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The Cradle of the Caballito de Totora

Huanchaco is located in Northern Peru, near Trujillo, the third largest city in Peru. Huanchaco was an important port, during Moche and Chimu empires, 100- 1400 A.D.

The art of surfing began in Huanchaco 5000 years ago with the ‘Tup’, the name given to the Caballito de Totora during the Moche Empire. Modern surfing started in Huanchaco right after Felipe Pomar won the ISF World Surfing Championship in 1965.

Huanchaqueros maintain many aspects of these ancient traditions, the most notable being the continued use of the caballito de totora.  This ancient marine culture and the quality of the waves were the key reasons Huanchaco was designated the Fifth World Surfing Reserve by the Save the Waves Coalition.


The Caballito de Totora

The ancient inhabitants of Northern Peru built a small vessel that allowed them to successfully face the challenge of the waves in order to go fishing. This craft was made of a reed known as “Totora” from the Quechua word “Tutura”. The scientific name for this reed is Scirpus californicus, and it grows in swamps or estuaries.In Huanchaco, the ponds where the totora grows are called “Wachaques”, “Balsares” or “Totorales.

According to Hawaiian resident Robin Mair, a regarded surfboard shaper, naval architect and marine engineer, the designers of the caballito de totora built this vessel with a pronounced rocker (curve from bow to stern along the bottom).This rocker had a specific purpose, which was to help lift the caballito de totora over an approaching wave, or when returning, to prevent the caballito de totora from burying the bow as it moved down or in front of a wave. Mair continues with his observations regarding the caballito de totora pointing out the reason of its narrow width was dictated by the surf line, and inevitably the users would end up surfing the caballitos de totora back in to shore on the waves.

There are many investigations that support Mair’s observations, among them the book from researcher,Enrique Amayo PhD, a must read in order to have a thorough understanding of this issue. Amayo, E. (2016). Mar y Olas/Rito y deporte, del Tup o Caballito de Totora a la moderna Tabla o Surf: su origen en la Costa Norte del Antiguo Perú (1500 a.C.-1532) Lima, Peru. Universidad Agraria La Molina.

Due to archeological discoveries near Huanchaco, led by Yale archeologist Gabriel Prieto, we know now for a fact that the totora surfboard is at least 3500 years old. A few years ago Prieto and his team unearthed a well preserved half of a miniature caballito de totora that has been carbon date 3500 years old.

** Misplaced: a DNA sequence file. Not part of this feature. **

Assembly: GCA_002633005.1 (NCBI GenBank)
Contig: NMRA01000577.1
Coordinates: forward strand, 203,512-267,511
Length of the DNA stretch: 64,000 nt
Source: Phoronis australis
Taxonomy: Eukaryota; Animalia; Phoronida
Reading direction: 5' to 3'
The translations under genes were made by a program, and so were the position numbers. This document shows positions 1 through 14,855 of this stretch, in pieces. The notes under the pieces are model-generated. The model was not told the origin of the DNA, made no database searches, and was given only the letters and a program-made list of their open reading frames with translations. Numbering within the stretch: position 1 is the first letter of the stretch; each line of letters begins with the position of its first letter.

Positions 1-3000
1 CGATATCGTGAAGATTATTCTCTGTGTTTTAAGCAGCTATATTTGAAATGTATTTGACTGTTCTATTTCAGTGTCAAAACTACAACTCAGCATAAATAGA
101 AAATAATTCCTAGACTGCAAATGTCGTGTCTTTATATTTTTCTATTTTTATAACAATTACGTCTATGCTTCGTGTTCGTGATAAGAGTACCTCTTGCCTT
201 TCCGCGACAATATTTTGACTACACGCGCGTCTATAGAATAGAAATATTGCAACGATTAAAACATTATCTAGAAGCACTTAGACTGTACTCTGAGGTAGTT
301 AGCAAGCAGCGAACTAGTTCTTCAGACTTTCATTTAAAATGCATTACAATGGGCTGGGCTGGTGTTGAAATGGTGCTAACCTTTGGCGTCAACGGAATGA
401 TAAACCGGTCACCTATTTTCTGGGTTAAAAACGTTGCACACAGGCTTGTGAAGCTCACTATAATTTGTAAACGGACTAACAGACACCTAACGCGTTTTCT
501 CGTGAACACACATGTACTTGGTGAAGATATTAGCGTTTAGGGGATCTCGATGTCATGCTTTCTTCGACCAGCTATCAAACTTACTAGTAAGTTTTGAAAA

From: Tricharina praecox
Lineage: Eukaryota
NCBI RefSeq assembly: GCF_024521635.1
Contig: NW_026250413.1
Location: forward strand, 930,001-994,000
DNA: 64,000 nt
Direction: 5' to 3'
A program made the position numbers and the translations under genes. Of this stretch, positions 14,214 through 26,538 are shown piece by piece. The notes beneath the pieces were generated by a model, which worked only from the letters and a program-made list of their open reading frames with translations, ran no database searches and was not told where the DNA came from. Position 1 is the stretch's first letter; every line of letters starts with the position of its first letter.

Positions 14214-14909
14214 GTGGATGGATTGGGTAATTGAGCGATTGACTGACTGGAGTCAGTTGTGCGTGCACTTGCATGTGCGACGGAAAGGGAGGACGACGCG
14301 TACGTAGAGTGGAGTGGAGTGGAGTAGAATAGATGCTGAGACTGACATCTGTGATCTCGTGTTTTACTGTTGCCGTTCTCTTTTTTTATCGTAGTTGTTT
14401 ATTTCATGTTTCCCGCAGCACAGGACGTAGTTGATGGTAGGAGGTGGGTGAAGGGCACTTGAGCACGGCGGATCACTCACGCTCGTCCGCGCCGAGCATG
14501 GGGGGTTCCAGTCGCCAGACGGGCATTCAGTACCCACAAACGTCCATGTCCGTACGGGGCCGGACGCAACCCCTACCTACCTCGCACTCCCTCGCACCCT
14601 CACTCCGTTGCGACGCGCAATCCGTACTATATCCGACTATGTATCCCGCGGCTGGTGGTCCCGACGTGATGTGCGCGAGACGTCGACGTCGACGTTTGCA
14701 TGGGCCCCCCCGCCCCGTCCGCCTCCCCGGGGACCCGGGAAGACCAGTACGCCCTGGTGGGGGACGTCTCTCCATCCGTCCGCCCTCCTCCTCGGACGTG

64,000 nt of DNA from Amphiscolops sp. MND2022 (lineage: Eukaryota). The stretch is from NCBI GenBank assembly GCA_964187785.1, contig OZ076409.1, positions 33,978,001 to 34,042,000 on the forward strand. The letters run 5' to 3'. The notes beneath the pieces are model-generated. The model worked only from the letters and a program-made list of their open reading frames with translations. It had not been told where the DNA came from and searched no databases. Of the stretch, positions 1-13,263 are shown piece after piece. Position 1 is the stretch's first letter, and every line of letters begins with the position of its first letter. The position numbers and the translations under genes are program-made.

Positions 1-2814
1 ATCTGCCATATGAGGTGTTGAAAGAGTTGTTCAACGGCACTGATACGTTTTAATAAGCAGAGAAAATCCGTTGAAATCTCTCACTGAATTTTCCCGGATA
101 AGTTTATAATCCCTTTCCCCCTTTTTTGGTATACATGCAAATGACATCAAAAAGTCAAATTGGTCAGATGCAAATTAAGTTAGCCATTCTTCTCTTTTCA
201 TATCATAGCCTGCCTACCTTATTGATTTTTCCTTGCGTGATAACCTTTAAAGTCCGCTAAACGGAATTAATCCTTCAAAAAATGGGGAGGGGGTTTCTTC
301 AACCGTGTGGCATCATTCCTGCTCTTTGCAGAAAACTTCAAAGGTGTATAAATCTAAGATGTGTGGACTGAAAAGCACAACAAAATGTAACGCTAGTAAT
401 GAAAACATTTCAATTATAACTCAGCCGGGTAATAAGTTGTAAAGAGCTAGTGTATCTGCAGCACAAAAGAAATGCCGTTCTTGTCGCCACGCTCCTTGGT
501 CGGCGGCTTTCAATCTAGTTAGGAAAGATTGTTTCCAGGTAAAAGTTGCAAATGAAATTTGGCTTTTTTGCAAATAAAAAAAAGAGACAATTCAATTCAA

There are six distinct waves in Huanchaco that stretch for two kilometers.

La Poza, the southernmost located wave, is a big wall that can hold waves well over three meters, especially during the austral summer.

Sun Kella, a nice right, fast and steep, one of the two right points of Huanchaco.

El Mirador-El Elio, this wave sometimes can connect giving the surfer a long and fun ride.

La Punta del Muelle is one of Huanchaco’s best waves.

La Curva, a protected small wave inside the bay, perfect for beginners.

El Boquerón, the other right of Huanchaco, a heavy wave with a thick wall that breaks far out from the shore.


Surfers and shapers

More than 10% of the population of Huanchaco surf. Around 4pm each day, children who have finished their school day, and adults who have finished work, head out for a surf with their friends. Longboarders, shortboarders, SUPers, body-boarders and even a few caballito de totora, ride waves together.  

There are many high-performance surfers among them. The most outstanding surfer from Huanchaco is Benoit “Piccolo” Clemente Rothfuss, the two times WSL Longboard World Surfing Champion.

Juninho Urcia is another amazing surfer from Huanchaco. Urcia was the youngest surfer to be crowned as the Peruvian Surfing National Champion.

Another surfer to be highlighted is Carlos “Huevito” Ucañán, a fisherman with incredible surfing abilities, having surfed waves with his caballito de totora. He recently toured Australia demonstrating the living history of this original surf-craft.

Huanchaco is the perfect surfing hub for La Libertad area, and there are several world-class waves within a 100 Km ratio including Chicama, Puemape and Pacasmayo to the North and Cerro Negro, Puerto Morín, La Ramada, Salaverry and Las Delicias to the South.